Virginia's might successfully keep UVA and VT tied at the hip. Oklahoma's might succeed in making OU and OSU a package deal. Could Kansas' make KU and K-State a package deal? That's iffy, given that it might result in both schools being left out in the worst-case scenario. Could Iowa's force the Big Ten to take Iowa State? Absolutely not. Iowa won't leave the Big Ten under any circumstances, so Iowa lawmakers have no leverage to try to support the Cyclones. I have no idea what Texas' will do. For everyone who says it will do one thing, you can find someone who says the opposite.
You don't have to run the fastest, you just can't be among the three slowest.
Four times 16 is 64. If you take all of the current BCS conference members plus TCU (joins the Big East in 2012) and subtract an independent Texas, you get 66. That means only two schools currently in BCS conferences will be left out in the cold. If Notre Dame wants in the Big 16, then three get left out. Again though, I expect the Irish to remain independent.
So if everyone but two or three teams is safe, then most schools have nothing to worry about. If you can do something well, whether football or basketball, then you'll have a home in a superconference.
Iowa State, Baylor, Kansas State are in trouble.
Iowa State is the most obvious team for that two- to three-team cut. It's in the middle of nowhere, has little fan support, and doesn't excel in the revenue sports. Baylor is in a similar situation, only instead of being in the middle of nowhere, its presence in the either Pac-16 or SEC16 is redundant thanks to other Texas-based schools. Kansas State is like Iowa State geographically, though it's better in the revenue sports. Those are my best guesses for the three that might get cut, with K-State surviving a two-school cut.
If Baylor's sugar daddies in the Texas State Legislature come through again and KSU successfully rides KU's coattails into the PABC, who else might get cut? Rutgers is a good guess, especially if its administration decides big time sports are just too expensive for it. South Florida would be my other guess. Its presence in either the SEC or PABC would be redundant thanks to UF, FSU, and Miami. Plus, it's nothing special in football (yet), and its basketball program is awful. However if the SEC takes FSU, then USF would almost certainly have a home in the PABC. Just don't expect the Florida legislature to stand up for the Bulls; half the time I'm not sure it's aware that it has universities other than UF and FSU to look after.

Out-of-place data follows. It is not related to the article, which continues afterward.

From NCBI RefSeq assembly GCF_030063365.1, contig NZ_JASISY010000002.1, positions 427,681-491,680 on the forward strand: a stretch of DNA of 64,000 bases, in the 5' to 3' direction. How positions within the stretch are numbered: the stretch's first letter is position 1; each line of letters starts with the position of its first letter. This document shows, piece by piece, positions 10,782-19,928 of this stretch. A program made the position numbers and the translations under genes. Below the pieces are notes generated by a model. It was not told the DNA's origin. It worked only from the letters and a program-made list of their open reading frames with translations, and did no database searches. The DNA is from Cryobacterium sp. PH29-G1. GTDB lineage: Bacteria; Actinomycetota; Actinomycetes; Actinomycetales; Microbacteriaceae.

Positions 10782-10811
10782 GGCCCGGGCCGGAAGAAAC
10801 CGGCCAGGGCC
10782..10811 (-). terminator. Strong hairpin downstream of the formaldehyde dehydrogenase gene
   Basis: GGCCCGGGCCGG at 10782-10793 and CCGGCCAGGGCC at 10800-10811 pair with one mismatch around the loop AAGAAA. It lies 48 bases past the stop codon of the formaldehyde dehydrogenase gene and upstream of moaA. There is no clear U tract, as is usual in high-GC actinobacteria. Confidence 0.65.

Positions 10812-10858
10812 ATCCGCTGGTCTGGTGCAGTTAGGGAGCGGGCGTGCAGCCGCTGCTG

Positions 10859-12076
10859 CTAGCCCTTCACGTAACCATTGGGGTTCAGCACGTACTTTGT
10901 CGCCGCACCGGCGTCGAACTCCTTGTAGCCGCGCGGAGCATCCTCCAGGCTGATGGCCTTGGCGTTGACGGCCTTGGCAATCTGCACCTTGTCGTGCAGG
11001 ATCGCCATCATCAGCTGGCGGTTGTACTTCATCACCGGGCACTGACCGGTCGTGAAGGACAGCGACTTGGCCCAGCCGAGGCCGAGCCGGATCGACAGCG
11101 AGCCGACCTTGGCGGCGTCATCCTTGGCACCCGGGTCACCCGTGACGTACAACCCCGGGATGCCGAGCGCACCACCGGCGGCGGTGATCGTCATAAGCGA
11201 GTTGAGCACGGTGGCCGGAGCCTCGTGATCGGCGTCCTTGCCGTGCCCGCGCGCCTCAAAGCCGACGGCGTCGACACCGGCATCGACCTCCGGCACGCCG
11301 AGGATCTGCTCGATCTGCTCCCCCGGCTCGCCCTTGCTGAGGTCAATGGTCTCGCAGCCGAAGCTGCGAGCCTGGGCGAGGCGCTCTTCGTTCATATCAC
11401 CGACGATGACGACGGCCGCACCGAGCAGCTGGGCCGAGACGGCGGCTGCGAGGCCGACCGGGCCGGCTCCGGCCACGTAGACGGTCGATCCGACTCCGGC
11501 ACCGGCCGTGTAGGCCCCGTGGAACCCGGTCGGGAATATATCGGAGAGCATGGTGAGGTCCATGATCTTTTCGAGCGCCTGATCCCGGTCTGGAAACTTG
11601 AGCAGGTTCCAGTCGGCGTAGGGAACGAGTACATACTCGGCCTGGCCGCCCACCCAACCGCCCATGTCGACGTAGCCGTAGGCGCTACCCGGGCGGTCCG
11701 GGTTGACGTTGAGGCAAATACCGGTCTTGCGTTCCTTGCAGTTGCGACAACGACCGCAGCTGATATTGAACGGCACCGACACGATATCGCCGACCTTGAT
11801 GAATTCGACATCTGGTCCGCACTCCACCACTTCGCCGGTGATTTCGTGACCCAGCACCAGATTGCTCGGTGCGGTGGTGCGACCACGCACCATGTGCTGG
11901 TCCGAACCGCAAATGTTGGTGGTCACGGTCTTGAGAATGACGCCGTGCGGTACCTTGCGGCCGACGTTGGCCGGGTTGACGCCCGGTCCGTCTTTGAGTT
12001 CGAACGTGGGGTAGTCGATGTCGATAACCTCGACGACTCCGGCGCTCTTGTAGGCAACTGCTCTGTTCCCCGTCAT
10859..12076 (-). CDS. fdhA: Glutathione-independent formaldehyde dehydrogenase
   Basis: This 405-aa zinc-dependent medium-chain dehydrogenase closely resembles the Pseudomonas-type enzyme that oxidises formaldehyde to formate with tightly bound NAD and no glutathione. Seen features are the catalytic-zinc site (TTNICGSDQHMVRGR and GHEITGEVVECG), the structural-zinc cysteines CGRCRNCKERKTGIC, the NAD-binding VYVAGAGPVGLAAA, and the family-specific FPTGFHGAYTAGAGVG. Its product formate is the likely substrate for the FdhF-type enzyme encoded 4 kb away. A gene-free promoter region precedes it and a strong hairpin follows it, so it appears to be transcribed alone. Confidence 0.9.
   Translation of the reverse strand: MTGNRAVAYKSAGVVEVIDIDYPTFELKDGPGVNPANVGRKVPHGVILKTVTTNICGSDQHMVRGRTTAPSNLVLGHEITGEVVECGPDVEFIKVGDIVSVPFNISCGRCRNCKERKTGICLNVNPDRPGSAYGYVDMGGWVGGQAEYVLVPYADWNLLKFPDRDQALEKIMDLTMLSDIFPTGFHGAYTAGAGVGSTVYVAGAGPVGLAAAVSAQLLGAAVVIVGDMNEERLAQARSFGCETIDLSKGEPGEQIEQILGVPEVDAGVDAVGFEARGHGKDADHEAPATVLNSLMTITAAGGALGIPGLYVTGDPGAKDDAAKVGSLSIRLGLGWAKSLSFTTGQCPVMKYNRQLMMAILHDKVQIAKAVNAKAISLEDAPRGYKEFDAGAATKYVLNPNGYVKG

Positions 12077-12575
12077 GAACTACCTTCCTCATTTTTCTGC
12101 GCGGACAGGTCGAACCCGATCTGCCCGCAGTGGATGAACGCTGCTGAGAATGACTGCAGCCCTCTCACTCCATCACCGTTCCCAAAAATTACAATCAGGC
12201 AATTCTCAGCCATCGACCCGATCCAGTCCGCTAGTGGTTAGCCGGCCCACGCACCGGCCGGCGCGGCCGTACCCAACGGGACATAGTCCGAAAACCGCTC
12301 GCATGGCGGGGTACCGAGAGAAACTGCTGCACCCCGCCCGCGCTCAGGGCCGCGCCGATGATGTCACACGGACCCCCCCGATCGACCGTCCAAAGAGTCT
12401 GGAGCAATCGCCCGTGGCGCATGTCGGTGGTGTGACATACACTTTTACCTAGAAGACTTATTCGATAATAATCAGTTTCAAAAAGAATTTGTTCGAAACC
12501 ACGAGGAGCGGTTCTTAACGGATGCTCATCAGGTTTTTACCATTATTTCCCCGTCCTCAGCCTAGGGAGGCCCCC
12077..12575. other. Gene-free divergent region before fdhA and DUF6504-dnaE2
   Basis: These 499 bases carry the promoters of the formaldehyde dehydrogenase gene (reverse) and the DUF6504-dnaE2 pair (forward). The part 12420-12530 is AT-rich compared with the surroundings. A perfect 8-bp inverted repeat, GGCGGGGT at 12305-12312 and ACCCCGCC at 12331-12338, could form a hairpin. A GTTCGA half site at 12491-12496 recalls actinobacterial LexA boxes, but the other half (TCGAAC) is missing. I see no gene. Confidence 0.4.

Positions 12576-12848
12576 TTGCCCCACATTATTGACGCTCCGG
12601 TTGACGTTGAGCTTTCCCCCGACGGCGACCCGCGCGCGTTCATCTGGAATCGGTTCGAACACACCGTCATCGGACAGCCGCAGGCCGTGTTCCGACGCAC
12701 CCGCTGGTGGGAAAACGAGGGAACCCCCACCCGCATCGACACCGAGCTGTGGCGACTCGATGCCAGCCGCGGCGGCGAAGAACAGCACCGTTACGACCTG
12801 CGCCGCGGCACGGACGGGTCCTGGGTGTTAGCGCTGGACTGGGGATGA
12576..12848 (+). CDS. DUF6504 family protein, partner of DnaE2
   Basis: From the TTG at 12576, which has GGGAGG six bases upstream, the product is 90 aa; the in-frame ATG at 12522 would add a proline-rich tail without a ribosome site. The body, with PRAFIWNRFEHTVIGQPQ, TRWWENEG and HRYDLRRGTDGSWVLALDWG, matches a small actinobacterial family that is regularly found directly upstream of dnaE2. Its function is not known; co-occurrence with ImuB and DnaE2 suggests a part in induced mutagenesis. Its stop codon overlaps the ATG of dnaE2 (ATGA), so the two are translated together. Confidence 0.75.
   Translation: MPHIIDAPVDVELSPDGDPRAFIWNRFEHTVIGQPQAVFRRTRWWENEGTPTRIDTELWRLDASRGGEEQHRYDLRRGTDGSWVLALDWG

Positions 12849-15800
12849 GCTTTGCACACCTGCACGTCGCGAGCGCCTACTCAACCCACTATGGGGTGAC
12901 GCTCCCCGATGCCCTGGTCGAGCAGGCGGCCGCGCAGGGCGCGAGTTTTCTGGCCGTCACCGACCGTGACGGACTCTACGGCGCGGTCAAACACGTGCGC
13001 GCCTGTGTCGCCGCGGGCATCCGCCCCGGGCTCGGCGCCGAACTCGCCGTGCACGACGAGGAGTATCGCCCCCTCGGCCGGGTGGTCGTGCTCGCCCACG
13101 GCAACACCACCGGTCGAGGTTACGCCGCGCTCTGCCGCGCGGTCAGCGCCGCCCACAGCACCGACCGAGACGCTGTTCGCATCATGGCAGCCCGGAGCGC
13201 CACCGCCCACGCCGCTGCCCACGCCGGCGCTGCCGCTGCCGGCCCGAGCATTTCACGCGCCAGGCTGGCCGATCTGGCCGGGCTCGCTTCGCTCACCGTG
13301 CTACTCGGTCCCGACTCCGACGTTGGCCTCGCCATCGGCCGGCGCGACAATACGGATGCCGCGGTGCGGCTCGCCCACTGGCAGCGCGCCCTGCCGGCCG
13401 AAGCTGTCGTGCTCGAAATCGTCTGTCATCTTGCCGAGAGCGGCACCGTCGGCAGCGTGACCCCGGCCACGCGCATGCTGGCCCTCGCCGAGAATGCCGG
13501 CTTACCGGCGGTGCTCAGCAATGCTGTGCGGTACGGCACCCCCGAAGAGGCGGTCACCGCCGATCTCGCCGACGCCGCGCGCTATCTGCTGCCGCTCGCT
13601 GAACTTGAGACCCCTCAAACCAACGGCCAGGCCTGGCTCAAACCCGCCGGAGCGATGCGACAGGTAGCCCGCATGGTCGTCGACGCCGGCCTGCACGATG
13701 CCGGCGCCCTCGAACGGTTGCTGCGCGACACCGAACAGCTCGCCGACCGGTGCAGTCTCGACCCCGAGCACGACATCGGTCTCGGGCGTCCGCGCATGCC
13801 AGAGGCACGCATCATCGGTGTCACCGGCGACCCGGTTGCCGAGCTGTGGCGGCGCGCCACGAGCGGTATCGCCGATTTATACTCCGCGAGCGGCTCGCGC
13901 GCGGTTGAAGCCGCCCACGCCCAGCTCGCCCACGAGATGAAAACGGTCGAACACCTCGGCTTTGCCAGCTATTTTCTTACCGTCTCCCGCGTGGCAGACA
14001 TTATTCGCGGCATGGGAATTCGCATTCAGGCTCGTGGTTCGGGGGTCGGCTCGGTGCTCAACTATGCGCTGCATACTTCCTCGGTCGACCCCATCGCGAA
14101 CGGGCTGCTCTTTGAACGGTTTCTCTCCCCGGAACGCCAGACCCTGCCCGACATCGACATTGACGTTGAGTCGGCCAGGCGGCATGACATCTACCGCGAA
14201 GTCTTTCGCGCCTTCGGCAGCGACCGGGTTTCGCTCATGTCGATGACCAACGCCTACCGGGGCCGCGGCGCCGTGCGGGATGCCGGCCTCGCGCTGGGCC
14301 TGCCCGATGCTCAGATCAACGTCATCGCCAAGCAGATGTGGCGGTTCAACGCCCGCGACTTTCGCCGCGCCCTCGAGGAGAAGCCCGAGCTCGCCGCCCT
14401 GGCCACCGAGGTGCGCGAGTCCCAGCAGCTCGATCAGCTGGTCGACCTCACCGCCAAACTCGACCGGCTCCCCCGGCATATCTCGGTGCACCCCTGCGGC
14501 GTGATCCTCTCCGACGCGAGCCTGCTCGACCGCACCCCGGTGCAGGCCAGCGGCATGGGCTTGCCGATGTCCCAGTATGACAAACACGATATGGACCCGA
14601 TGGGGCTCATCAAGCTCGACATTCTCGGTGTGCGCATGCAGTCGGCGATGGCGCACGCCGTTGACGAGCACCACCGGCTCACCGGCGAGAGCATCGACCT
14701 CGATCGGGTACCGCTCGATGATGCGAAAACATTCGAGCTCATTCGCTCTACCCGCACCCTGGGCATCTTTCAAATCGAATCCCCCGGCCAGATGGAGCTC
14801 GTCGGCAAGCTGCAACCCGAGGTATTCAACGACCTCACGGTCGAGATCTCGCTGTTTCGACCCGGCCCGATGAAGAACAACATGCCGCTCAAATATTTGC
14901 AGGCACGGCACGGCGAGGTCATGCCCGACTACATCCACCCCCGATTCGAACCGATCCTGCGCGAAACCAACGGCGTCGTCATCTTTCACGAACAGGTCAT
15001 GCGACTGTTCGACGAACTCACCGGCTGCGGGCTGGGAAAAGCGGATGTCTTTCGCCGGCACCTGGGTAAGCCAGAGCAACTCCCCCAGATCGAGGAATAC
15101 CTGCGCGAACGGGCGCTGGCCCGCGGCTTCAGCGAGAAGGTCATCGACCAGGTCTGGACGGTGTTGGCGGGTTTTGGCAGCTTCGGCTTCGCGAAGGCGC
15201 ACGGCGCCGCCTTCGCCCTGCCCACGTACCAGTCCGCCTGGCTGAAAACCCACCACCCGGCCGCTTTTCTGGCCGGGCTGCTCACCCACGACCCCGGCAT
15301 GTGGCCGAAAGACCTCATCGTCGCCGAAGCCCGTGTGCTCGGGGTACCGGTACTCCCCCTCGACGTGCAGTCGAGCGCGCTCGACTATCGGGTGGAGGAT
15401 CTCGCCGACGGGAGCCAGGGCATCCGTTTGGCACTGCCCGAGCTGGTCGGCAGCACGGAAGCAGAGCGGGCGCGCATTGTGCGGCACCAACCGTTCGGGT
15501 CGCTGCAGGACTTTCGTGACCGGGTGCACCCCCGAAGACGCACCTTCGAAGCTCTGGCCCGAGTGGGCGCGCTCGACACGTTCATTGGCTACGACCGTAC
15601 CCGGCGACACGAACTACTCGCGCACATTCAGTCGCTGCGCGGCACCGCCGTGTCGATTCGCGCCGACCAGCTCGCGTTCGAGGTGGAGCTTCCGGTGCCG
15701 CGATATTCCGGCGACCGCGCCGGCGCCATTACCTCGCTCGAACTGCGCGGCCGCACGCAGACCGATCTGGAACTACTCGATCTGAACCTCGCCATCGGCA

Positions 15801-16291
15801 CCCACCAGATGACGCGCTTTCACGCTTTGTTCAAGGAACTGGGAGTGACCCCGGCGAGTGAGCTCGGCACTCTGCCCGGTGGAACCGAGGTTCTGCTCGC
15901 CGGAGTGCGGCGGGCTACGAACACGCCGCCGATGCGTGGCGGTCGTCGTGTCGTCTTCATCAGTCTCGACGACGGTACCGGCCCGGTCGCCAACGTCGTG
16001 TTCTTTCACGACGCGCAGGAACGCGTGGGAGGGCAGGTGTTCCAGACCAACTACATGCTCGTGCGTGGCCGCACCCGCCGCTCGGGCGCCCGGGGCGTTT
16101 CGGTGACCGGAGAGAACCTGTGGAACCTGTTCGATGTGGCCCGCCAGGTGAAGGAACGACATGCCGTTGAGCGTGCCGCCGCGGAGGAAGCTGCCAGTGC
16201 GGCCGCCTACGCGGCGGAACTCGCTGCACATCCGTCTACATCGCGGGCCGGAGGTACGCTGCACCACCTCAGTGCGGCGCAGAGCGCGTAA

TCU also might be in danger, merely on some kind of FIFO principle, but it's probably too good at football at this point to justify leaving it out in favor of schools like Baylor, Rutgers, and Iowa State.
The superconferences won't break away from the NCAA right away, and they probably won't ever.
The next step everyone seems to expect after the Superconference Armageddon is that the four big leagues will break off from the NCAA. I'm certain that won't happen right away, because everyone will be too busy assimilating new drones to form a new tier of college athletics.
In fact, I'm not certain that will happen at all. Staying in the NCAA means keeping all the current benefits, most importantly for tax purposes and not paying athletes salaries. Besides, the NCAA doesn't get a cut of the football regular season or postseason money as it is. Breaking off from the NCAA doesn't increase revenue above staying in it, and it potentially opens a legal Pandora's box.
The only thing that preserves superconference stability is a lack of alternatives.
I really don't think 16-team football leagues are a good idea, and I know there will be a lot of hurt feelings among some schools. Guess what? Once the superconferences form, there really won't be any good alternatives. They'll soak up all the big TV money, so no one can get out without sacrificing more dollars than they can afford to do without.
I am probably wrong on a lot of counts.
This is the assumption I think I'm safest on. Plus, we all know what happens when you assume.